Tuesday, 26 January 2016

The tragedy of Calvary. Part 9.

The tragedy of Calvary: or the minute details of Christ's life from Palm Sunday morning till the resurrection and ascension taken prophecy, history, revelations and ancient writings
by Meagher, Jas. L. (James Luke), 1848-1920

Greeks, masters of art, learning, literature, and science, instinct with beauty and progress, had not the art of government or organization, and when Alexander died of a fever at Babylon his vast empire was divided among his generals. But Greek language and civilization remained among the conquered nations, and enabled the Apostles to spread the Gospels in that language and convert these peoples.

But another universal language, and a fully organized and powerful government, with a great central city, were required for the universal religious empire of the Hebrew King Messiah. The sons of Ascenez, " The Race," Noe's grandson, (Genesis x. 7, 3.) first settled Asia Minor thus called after him, built Troy and the surrounding cities, which the Greeks destroyed, when, under Eneas, the children of Ascenez took shipping, colonized Italy, and built Rome, "The Fortress."

With the blessing of Noe on them, descending from Gomer, eldest son of Japheth, they did what no other people ever did before or since; these people built an empire from one city. From the bleak hills of Scotland to the deserts of Africa, from the Atlantic's shores to the plains of Babylonia, they spread their empire, bringing their Latin language, government, customs, order and regularity. "When Israel's foretold King, Christ, was born in Bethlehem, Augustus Caesar ruled the world from his Palatine palace, and a Roman procurator sat in the palace of Herod and the Machabees when Christ was crucified.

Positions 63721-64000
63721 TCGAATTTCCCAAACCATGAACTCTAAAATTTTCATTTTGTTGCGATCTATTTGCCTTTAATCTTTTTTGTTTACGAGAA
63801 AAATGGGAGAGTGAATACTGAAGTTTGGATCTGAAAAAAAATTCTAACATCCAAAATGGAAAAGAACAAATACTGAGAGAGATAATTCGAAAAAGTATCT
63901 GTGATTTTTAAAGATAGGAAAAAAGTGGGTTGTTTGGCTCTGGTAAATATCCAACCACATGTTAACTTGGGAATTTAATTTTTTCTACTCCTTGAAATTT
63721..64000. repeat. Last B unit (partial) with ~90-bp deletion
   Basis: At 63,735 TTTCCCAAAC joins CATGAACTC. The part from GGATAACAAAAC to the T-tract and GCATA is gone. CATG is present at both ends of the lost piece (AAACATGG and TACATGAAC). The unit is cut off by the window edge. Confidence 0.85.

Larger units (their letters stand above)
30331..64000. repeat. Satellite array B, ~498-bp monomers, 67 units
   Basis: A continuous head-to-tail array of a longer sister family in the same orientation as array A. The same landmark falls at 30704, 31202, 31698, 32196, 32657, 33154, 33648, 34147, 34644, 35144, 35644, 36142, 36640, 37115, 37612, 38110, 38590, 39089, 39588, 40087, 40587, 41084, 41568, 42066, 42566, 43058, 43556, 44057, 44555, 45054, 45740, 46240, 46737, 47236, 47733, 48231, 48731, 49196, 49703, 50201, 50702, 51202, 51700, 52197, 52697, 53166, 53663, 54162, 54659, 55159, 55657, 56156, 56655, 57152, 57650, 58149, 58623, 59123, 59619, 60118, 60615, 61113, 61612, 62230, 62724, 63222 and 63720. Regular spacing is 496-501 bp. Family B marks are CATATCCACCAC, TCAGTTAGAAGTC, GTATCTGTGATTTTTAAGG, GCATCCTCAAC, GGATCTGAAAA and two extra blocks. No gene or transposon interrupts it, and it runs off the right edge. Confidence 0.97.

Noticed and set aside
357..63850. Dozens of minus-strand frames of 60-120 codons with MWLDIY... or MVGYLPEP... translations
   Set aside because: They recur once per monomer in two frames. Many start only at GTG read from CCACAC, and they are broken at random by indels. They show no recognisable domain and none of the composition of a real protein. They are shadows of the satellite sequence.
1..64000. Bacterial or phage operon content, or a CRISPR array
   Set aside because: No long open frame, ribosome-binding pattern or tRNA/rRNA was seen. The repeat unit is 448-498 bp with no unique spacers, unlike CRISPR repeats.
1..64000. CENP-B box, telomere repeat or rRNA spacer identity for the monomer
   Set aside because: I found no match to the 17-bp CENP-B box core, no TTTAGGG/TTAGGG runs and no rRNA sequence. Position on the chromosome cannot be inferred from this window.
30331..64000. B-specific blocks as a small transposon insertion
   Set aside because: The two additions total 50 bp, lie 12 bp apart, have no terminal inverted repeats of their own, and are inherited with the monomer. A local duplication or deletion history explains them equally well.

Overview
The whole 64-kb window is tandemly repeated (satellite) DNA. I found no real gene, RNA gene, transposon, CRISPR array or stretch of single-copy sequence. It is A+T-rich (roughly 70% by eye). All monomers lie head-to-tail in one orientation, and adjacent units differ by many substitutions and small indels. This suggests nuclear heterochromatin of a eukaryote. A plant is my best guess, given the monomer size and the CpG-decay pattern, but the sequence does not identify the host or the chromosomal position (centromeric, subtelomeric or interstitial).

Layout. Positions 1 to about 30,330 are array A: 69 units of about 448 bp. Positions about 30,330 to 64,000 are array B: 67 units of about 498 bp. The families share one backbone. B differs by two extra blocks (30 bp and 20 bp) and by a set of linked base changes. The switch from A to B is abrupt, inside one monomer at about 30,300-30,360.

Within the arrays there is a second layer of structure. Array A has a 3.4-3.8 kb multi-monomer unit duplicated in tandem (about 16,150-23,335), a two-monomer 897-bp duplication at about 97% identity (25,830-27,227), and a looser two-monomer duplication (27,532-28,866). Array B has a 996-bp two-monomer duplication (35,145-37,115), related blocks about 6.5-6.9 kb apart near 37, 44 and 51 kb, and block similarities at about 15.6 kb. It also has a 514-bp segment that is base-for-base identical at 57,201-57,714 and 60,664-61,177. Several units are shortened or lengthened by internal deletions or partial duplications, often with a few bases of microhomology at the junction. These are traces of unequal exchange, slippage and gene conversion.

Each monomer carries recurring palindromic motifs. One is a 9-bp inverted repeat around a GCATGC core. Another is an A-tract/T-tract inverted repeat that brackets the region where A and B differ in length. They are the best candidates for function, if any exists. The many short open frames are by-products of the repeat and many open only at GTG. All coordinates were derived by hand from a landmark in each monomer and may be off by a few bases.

It was eighty-one years before Christ, when Roman armies for the first time appeared before Jerusalem's walls. Pompey 1 passed over to Egypt, subdued the rebels, slew 17,000 Numidians, marched against the Arabians, captured Arabia Petra, and led his victorious army north against Judea. Jerusalem soon fell. 2

He even went into the Holy of Holies of the Temple, a terrible profanation in Jewish eyes. All Syria fell before him, and thus Latin language, customs, and Roman government were introduced into Judea as a providential preparation for the crucifixion, the New Testament, the preaching of the Gospel.

Greek and Latin were the languages of Pilate's Roman court and palace in the time of Christ, and a Roman judge sat in judgment on the Lord and condemned Him to the cross. We cannot look on these historic facts but as providential. All other languages are changing or dying out, but Greek and Latin still live on, taught in every college and university of the world.


To understand the people among whom Christ lived, and the causes which led to His death, we must make a study of the religious and political parties into which the Jews were divided in His day.

The Gospels often mention the Scribes and Pharisees, Christ's bitterest enemies. Let us see who they were, their history, and their duties.